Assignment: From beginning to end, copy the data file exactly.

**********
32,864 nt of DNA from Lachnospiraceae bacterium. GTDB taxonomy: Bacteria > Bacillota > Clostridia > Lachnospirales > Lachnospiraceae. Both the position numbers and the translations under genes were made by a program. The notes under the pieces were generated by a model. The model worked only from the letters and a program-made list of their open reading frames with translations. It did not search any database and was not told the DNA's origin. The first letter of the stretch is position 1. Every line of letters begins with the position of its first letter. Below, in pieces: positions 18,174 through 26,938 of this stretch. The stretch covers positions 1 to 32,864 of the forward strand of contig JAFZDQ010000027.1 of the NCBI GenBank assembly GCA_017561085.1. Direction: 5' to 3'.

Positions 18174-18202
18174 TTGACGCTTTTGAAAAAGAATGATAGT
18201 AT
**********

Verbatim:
32,864 nt of DNA from Lachnospiraceae bacterium. GTDB taxonomy: Bacteria > Bacillota > Clostridia > Lachnospirales > Lachnospiraceae. Both the position numbers and the translations under genes were made by a program. The notes under the pieces were generated by a model. The model worked only from the letters and a program-made list of their open reading frames with translations. It did not search any database and was not told the DNA's origin. The first letter of the stretch is position 1. Every line of letters begins with the position of its first letter. Below, in pieces: positions 18,174 through 26,938 of this stretch. The stretch covers positions 1 to 32,864 of the forward strand of contig JAFZDQ010000027.1 of the NCBI GenBank assembly GCA_017561085.1. Direction: 5' to 3'.

Positions 18174-18202
18174 TTGACGCTTTTGAAAAAGAATGATAGT
18201 AT